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The amount and type of media coverage currently given to human rights in the UK could easily lead people to think they are used inappropriately to protect the rights of criminals and terrorists. Newspaper headlines often claim that European judges are telling our politicians and judges how to do their jobs, even going as far as to tell the UK to change its laws. Following the decision that the UK’s blanket ban on prisoner voting was in violation of human rights, and the case of Muslim cleric Abu Qatada resisting extradition, many people have criticised the accuracy of human rights law.
These two cases aside, it is important to understand how human rights law can be used to protect the interests of the common citizen. In reality, human rights law is used by many different people every single day; whether it is an employee arguing that he or she was unfairly dismissed, or a tenant fighting back against an unruly landlord. Human rights law can help all of us.
This guide aims to explain the background of human rights law in Europe and the UK. The fundamental root of the European Convention on Human Rights (ECHR) – the leading human rights law instrument – was introduced to ensure that the atrocities committed during the Second World War would never be repeated again in Europe. This convention is not just another treaty; it, along with the European Court on Human Rights, is completely separate from the European Union (EU) and has practical legal effect in Scotland. This introductory guide will outline how all citizens can use it if their rights are being threatened.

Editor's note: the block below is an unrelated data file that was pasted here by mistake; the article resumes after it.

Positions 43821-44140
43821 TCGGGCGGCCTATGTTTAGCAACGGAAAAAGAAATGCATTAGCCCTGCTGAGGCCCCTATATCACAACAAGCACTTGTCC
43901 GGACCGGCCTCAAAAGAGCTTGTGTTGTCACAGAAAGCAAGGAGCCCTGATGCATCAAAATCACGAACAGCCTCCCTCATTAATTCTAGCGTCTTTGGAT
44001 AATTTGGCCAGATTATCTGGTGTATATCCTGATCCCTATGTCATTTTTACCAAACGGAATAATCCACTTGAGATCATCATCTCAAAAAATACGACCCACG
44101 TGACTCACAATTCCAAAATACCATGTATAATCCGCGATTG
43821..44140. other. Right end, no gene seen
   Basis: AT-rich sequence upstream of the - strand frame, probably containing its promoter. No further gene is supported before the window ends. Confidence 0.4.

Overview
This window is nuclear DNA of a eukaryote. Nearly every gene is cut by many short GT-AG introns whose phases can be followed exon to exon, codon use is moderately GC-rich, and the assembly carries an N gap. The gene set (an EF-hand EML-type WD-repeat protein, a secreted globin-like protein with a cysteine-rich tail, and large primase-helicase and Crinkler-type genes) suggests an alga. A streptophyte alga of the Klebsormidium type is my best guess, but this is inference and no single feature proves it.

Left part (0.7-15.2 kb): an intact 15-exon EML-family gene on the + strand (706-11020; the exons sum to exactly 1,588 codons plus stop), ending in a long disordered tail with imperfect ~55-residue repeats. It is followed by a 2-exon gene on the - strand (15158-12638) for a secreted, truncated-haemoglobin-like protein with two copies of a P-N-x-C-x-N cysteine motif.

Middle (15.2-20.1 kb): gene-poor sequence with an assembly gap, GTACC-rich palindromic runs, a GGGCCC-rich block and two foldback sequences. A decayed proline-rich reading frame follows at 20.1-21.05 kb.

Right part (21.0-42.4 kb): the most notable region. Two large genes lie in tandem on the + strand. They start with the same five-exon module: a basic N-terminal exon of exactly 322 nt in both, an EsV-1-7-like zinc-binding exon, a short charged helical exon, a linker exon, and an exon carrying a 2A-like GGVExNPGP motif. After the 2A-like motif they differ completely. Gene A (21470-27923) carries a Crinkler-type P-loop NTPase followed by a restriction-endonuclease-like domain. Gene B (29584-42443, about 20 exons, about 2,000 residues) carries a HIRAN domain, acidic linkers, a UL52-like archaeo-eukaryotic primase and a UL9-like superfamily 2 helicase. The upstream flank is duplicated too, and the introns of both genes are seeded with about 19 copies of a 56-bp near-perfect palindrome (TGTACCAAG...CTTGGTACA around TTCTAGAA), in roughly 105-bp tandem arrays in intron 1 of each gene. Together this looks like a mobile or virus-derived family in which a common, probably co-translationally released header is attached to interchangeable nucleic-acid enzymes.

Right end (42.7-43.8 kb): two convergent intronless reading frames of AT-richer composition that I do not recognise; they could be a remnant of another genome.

Many people have difficulty getting their heads around the numerous institutions and entities within Europe. It is worth noting that the ECHR was not created, nor is it controlled by, the EU.
The ECHR was, similarly to the EU, created in the aftermath of the Second World War, but it is instead linked to a separate institution: the Council of Europe. The Council of Europe has 47 member states, most of which are EU members (for example, the UK is a member of both) but also includes countries which are not members of the EU (for example, Turkey). Like most political institutions, the Council of Europe’s functions are governed by three [LH8]main branches, all of which are based in Strasbourg, France:
The ‘jewel in the crown’ of the Council of Europe, as they themselves say, is the ECHR. The Council of Europe is primarily focused on human rights, unlike the EU which deals with competition law, free movement of persons, and so on.
Changes and reform of the ECHR come about as a result of the executive and legislative branches adopting resolutions, recommendations and protocols. But the entity which receives most of the spotlight is the European Court of Human Rights. These judges are often criticised for ‘overruling’ our British judges and stepping on the toes of the UK’s sovereignty. The reason for this is that:
The ECHR, available here, contains numerous articles. The main rights which we, as ordinary citizens, will recognise can be found in Articles 2–14 and include things like: the right to life; the prohibition against torture and ill-treatment; the right to private and family life; the right to freedom of religion; the right to freedom of expression; and more. Other parts of the convention also contain rights, for example, Article 1 of Protocol 1 protects the right to hold property and Article 3 of Protocol 2 contains the right to hold free elections. These are all rights which we expect the UK to uphold. They are a mixture of negative obligations – rights which the state must not violate – and positive obligations – rights which the state must take positive steps to protect. The text of these articles are very short; none of the articles mentioned are longer than two paragraphs.
With the exception of the prohibition against torture, which is ‘absolute’ (meaning that a state can never legally justify torturing someone), all of the other rights are ‘qualified’ (meaning that the right can be interfered with by a state if certain criteria are met). It is worth understanding the distinction between ‘interferences’, where someone’s right has been infringed in a way which may or may not be justified, and ‘violations’ or ‘breaches’, where an interference has occurred which a state cannot justify.